As a result, electrical contractors may look to you for comprehensive solutions, not just individual products. Electrical contractors will also rely more heavily on the electrical distributor’s expertise to help them choose the right products for both new and existing systems.
This knowledge should change the way you position and brand your company, and the way your salespeople are trained, too. Instead of just selling and marketing products, you’re marketing your staff’s expertise and product knowledge.
The trick is putting yourself in your customer’s and prospect’s shoes. That means not just understanding their wants and needs—but speaking their language. That takes a little more practice. But the more research you do, the easier it gets.
Olson is a marketing and public relations consultant, and principal of Katrina Olson Strategic Communications. She has written for tED magazine’s print edition since 2005, judged tED magazine’s Best of the Best Competition since 2006, and emceed the Best of the Best Awards ceremony for a total of seven years. She can be reached at Katrina@katrinaolson.com or via her website at katrinaolson.com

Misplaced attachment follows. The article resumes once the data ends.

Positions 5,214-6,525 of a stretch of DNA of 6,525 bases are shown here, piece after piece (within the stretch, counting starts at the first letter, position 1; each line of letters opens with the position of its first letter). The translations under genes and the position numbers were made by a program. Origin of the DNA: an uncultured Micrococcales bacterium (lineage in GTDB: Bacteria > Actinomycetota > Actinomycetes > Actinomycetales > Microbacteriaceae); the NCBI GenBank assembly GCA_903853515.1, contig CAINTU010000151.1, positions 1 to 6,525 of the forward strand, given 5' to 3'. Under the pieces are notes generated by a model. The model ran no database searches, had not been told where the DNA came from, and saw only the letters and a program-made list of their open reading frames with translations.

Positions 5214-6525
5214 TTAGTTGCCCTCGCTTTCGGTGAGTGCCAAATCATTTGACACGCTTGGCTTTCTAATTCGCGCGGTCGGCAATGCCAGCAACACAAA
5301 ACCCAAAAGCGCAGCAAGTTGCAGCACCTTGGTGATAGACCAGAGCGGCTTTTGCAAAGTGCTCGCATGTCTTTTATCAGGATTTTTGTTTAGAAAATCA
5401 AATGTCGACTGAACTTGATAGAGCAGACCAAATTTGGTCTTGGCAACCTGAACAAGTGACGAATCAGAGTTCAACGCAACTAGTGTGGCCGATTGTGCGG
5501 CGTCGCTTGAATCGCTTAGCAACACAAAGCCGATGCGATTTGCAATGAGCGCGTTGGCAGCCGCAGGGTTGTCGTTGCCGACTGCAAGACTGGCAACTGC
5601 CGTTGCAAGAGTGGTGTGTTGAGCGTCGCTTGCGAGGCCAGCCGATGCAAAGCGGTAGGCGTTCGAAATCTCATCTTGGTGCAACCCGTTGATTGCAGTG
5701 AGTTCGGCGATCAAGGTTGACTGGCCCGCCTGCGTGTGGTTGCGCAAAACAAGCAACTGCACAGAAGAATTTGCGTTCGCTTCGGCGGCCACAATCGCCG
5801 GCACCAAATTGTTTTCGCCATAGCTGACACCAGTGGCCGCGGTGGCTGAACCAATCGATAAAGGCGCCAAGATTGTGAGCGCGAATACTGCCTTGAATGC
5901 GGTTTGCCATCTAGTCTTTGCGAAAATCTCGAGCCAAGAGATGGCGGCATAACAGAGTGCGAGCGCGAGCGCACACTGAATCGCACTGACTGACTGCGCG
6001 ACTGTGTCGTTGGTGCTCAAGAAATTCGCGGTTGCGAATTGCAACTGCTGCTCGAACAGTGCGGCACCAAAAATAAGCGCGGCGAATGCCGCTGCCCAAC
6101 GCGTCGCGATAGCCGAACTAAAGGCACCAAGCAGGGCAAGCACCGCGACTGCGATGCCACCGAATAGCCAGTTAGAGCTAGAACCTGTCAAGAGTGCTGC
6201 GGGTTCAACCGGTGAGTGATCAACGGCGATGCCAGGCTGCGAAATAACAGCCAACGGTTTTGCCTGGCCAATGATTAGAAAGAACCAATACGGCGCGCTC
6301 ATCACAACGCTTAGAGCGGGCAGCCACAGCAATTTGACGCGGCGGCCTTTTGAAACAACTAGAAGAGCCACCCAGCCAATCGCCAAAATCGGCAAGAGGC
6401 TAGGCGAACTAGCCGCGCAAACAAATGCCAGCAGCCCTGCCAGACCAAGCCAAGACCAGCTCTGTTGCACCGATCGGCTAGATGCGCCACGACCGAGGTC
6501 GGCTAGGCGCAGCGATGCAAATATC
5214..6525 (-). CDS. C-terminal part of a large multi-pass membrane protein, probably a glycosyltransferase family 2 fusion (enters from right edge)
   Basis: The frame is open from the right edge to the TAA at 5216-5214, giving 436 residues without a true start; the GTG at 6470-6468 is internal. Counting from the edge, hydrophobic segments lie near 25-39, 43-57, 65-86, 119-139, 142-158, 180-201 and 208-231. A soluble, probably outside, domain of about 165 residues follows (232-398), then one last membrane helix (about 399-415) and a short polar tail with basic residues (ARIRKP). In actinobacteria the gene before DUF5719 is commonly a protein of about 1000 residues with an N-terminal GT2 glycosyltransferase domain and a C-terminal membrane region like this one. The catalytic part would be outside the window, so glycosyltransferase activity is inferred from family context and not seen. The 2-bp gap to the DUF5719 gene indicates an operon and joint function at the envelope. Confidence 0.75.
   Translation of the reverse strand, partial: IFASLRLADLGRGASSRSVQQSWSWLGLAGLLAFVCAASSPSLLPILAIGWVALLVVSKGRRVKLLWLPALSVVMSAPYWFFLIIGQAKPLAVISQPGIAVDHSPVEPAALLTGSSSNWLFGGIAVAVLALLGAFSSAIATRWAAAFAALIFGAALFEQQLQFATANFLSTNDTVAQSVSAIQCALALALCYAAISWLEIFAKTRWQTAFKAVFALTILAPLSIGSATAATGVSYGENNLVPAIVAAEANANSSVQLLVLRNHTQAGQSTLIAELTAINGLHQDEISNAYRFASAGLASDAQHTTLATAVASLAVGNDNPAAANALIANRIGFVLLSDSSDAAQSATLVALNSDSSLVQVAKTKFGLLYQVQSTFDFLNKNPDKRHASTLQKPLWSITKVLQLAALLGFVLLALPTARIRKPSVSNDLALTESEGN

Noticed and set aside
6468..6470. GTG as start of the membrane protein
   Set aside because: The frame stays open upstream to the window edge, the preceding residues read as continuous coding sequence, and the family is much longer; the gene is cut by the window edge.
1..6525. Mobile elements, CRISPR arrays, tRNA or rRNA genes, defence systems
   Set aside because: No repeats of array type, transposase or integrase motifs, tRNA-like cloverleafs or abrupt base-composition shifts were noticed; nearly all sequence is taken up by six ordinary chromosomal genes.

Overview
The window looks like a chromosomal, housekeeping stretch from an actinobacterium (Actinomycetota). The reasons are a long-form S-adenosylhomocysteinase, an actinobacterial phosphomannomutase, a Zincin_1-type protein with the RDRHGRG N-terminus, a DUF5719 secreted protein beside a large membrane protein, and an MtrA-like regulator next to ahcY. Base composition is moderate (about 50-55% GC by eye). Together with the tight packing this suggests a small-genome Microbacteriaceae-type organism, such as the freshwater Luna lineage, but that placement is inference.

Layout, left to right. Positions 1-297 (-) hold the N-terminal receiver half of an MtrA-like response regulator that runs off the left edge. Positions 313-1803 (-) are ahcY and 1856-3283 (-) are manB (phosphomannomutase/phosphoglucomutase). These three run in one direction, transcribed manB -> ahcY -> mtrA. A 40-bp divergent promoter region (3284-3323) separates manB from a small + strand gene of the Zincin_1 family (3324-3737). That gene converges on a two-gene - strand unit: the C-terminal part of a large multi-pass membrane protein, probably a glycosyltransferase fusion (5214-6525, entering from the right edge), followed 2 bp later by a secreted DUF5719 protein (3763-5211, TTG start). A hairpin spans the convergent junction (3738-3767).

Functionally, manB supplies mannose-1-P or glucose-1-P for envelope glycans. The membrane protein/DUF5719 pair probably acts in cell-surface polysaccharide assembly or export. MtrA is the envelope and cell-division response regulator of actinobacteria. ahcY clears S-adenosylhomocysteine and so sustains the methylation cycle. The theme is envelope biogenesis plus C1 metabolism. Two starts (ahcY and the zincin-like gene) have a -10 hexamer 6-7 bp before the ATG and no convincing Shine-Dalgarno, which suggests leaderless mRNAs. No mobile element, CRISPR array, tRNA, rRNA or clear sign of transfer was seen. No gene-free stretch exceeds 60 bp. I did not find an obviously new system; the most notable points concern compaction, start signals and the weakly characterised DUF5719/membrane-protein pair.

Hello, LinkedIn friend! I have a favor to ask—and an offer for you. Over the next few months, I’m beta testing some marketing products I’ll offer on my new and improved website which will launch in the next couple of months.
This one is a Marketing Scorecard.
Have you ever wondered how your marketing efforts measure up? Of course, the real proof is in the results. But what, specifically, could you do to make them more effective?
If you truly want to learn how you can improve your marketing, and you want an honest, professional evaluation of your team’s work, this is for you.